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Neil Moore, convicted fraudster from East London, used his skills to escape from Wandsworth prison last month. He forged an email that imitated Her Majesty’s Court Service on an illicit phone, granting himself bail from the largest prison in the UK. It was only when his solicitors went to interview him three days later that he was found to be missing, leaving many baffled as to how he managed to pull off such a feat.
Technology is overtaking us. We have become dependent on it; even such a trivial thing as turning our phones off for an hour seems a task too difficult for many of us. With the development of technology we can assume that a higher level of security has been implemented. So it comes as a shock to learn that the use and knowledge of technology has seemingly surpassed the level of security in Wandsworth prison. Being wary of technology and its limits is critical for security.
In court, Judge David Hunt described Moore’s audacious breakout as ‘ingenious,’ a word not usually associated with the escape of an inmate. The impressive skills Moore used are worth acknowledging. How is it that his email was taken to be valid in such a high-security environment? It’s worth thinking about how his skills could be used for non-criminal purposes instead, to benefit the community.
This is unfortunately not the only questioning of security that we have seen at Wandsworth prison recently. In February, prisoner Alexander Mullings imported machine guns from Germany from inside Wandsworth using, again, an illicit phone. It is becoming increasingly difficult to identify and stop the use of phones by prison inmates, causing a decline in the efficiency of prison security. Phones and sim cards are getting smaller, less easy to detect, so how are we to proceed?
Events such as these highlight our methods of punishment. Perhaps a focus on rehabilitation would be a more suitable path for crimes such as fraud. We must question whether placing a human in a cell is going to produce or instil as much reparation and rehabilitation as, for example, being put in a community where the individuals have a sense of worth, where they are treated as human beings. We pride ourselves in being free individuals, yet we must abide by rules set by the government. Breaking these rules leads to punishment. But is our form of punishment too demeaning?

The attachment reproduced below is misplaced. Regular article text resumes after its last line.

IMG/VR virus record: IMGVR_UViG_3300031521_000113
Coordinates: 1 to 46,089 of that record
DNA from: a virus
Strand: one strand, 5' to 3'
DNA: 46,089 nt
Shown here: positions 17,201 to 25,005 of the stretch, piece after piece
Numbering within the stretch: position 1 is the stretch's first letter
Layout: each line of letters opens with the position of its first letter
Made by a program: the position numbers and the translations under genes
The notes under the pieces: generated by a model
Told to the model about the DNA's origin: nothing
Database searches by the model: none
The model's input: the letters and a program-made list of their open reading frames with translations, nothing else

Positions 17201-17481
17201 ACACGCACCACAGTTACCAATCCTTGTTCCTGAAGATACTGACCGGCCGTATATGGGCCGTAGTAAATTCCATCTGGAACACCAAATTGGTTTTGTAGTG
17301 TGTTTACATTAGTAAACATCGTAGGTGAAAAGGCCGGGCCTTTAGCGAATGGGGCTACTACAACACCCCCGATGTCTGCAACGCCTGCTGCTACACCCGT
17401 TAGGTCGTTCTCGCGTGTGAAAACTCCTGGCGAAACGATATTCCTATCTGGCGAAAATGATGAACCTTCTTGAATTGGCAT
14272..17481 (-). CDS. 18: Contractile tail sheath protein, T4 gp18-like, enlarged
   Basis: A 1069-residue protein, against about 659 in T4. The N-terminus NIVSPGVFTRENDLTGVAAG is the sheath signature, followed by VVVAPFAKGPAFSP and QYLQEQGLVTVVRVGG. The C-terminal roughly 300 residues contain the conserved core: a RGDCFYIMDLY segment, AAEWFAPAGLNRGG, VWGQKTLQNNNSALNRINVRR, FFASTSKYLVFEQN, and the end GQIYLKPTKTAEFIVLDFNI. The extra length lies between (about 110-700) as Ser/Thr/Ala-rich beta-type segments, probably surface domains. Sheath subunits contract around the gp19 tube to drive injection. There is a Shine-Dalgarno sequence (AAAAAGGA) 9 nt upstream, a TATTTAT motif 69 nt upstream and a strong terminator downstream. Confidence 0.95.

Bastoy prison island in Norway allows inmates a life, treating them as humans instead of animals. They are put into houses of up to six people and work every day, with free time to spend as they please. The community is monitored and assessed to ensure that criminals are forging a way towards a new life without crime when eventually released. The point of punishment is for the person concerned to repent for the crime they committed, to keep and deter people from breaking the law and harming others. However, when the cost of keeping an inmate in prison is £40,000 a year, and when people are able to commit crimes from within prison and escape, we must query how effective our system is in keeping society secure. The focus, it could be argued, should be on education and integration, not segregation.
What is the answer? Should we try a more liberal method of punishment, as the Norwegians do? Should we focus our attention to the education of inmates? Our ultimate goal is security, finding a method that will make the UK a happier, safer and more community-driven country. If technology is progressing, we should also progress, and strive to achieve the delicate balance between security and individual liberty.